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It's okay to work in healthcare AND be a tech entrepreneur


Hannah Tilstone

Digital Health Startup Consultant

Updated 21 April 22



In the hectic world of startups, it is very easy to assume that founders all share a common interest: a passion for business and a desire to make money. However, if you look at the digital health industry, it appears that founders are caught in a catch-22 scenario. They want to care for their patients, but they do not want to get caught up in the intricacies of a money making business. In some cases, founders in digital health are not as driven by the prospects of a profitable business compared to others in the startup industry, but that’s okay.


At Nova, our approach to creating a successful startup is by being as lean as we can possibly be. This means doing the minimum for the maximum benefit. In order to achieve this, we use tools such as the Lean Canvas, the one-page business model. In the Lean Canvas, revenue streams are one of the key things you’ll need to consider. As whether you like to acknowledge it or not, money will always be part of starting a business


Since the NHS began, there has been a stigma that those who are truly invested in free healthcare simply cannot be business-minded. In 2015, Forbes magazine released an article ‘Why All Doctors Should Be Entrepreneurs’ where Kevin Williams, (Founder and Managing Director of Claim Resolutions) had an interesting viewpoint on healthcare professionals and their attitudes towards starting up businesses: “Doctors just want to care for their patients, without the distractions of running a business”.


It’s time to break this stigma and encourage healthcare professionals to start healthcare businesses. Those who specialise in healthcare and pursue a business in digital health should be applauded. Doctors experience the difficulties of working in the NHS everyday, they’re at the heart of healthcare. They know what problems could be improved through digital innovation and the development of tech startups.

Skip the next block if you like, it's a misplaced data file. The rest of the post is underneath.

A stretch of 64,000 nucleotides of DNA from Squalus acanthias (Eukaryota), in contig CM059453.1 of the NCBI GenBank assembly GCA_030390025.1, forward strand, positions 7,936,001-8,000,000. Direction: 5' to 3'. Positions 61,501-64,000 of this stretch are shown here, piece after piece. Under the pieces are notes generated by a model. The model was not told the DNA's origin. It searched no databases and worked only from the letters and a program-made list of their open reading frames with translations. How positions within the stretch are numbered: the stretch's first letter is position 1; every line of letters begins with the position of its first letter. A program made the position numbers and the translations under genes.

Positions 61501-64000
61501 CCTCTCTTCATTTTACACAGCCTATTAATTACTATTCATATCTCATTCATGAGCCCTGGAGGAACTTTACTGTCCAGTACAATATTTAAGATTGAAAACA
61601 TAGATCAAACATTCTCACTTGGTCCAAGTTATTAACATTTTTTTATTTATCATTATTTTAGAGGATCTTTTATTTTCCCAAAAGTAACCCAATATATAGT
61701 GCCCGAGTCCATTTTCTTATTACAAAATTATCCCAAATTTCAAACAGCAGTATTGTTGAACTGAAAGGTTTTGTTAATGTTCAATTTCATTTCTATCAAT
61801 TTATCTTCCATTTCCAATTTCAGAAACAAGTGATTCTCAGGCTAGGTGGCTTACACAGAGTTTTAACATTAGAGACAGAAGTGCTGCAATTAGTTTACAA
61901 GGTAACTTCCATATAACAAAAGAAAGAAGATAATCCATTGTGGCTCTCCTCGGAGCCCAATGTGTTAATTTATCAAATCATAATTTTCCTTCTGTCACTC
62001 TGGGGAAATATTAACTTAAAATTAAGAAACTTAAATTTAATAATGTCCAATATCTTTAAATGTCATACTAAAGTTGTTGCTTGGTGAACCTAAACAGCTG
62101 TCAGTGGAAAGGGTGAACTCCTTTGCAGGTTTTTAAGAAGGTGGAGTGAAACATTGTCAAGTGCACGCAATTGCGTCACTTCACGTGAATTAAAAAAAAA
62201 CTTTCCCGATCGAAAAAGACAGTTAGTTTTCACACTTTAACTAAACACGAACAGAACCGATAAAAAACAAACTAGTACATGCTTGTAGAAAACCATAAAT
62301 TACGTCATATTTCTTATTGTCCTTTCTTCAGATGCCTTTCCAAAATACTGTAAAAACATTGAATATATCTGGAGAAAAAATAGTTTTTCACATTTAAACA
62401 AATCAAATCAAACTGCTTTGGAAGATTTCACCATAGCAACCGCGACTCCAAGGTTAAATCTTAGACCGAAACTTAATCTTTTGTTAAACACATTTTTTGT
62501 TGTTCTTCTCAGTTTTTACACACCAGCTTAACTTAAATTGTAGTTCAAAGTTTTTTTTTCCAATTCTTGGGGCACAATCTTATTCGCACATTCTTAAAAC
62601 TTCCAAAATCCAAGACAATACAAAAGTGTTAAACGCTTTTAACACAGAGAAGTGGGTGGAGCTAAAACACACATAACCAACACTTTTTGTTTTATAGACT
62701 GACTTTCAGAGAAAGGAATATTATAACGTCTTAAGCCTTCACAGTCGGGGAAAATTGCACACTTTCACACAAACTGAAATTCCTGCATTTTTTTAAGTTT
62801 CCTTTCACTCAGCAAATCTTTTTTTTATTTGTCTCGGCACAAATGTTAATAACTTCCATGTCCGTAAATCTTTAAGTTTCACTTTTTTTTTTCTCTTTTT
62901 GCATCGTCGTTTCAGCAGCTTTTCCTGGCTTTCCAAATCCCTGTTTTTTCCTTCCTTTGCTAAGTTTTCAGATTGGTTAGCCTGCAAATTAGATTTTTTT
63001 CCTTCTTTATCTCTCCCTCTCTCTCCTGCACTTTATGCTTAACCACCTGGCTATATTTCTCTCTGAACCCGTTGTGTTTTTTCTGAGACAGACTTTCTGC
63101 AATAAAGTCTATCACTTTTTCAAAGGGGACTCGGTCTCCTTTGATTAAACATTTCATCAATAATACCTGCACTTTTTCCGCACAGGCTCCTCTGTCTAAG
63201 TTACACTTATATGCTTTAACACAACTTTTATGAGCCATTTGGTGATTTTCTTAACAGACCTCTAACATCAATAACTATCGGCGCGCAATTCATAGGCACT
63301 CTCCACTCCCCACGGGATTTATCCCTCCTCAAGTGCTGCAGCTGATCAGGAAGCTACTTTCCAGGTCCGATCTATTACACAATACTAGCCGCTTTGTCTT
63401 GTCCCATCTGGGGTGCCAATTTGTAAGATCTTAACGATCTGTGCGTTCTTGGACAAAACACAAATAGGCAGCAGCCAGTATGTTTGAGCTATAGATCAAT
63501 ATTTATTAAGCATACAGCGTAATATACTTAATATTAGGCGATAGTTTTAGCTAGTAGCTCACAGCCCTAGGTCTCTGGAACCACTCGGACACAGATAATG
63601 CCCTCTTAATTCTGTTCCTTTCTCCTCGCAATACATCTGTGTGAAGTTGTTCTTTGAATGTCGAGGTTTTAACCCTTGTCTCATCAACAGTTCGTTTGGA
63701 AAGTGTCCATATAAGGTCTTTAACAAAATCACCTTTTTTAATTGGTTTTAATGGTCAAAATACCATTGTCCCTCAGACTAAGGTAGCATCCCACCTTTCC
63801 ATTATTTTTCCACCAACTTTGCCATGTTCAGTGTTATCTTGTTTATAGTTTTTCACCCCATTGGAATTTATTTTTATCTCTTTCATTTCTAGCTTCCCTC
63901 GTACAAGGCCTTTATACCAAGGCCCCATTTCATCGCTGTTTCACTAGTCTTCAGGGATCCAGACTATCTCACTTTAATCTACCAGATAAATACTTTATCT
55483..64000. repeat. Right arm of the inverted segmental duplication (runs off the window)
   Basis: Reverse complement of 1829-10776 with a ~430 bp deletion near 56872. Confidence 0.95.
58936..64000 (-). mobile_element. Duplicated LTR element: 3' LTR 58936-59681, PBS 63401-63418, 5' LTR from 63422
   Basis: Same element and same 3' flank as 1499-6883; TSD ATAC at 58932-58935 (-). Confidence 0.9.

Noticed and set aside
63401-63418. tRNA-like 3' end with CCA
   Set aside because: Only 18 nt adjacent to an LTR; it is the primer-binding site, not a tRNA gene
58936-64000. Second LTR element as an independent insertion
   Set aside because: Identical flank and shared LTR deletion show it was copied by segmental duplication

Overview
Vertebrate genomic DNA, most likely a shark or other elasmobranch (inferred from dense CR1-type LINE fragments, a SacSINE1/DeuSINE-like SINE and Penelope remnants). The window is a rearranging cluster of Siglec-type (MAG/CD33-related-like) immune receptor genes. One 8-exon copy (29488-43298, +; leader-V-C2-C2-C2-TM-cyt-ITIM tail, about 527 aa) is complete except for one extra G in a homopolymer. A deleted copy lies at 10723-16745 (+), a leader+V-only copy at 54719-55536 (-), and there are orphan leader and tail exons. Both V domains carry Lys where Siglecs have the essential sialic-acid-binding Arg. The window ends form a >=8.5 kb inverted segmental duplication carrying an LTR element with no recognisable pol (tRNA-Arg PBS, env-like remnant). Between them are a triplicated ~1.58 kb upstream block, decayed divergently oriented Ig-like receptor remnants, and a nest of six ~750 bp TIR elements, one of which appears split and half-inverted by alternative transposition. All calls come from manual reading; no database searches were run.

Amongst many qualities, a founder should feel confident in starting a business that will make a difference. They should embrace the business-minded mentality. At Nova, we have some founders where being an entrepreneur doesn’t come so naturally, however, our process helps them grow into a successful business owners. Remember, the best people that start businesses are the ones who experience the problem the most.


In July, we saw the NHS turn 70 and with people living longer, innovation in healthcare is crucial. For this to happen, healthtech startups need to collate revenue in order to scale into successful businesses, this does not mean a startup needs to make millions overnight, things grow over time.


It is important to see revenue and cost structure as a positive. Your startup is an investment in the NHS and the money spent on getting it going could save the healthcare industry thousands or even millions in the future. Could your startup improve the efficiency of patient care, or save doctors time so they can spend more on the things that matter? In theory, the NHS needs healthcare startups to succeed so it can relish in innovation.


Imagine this, you have yourself bought a new car, would you expect to drive you from A to B without using fuel? No. So why would anyone expect a product to get from B2B or B2C without making money? Revenue is the fuel of business, it may sound obvious, but you have to make money and that is expected. So take full advantage and let the people who want to invest in your startup do just that.


If you have a solid business model, you’re much more likely to succeed and make a difference in the industry you’ve set out to change. Whether your startup is in healthcare or not, revenue will always be an important part of a business and should be acknowledged. So, embrace every aspect of making your startup become successful.




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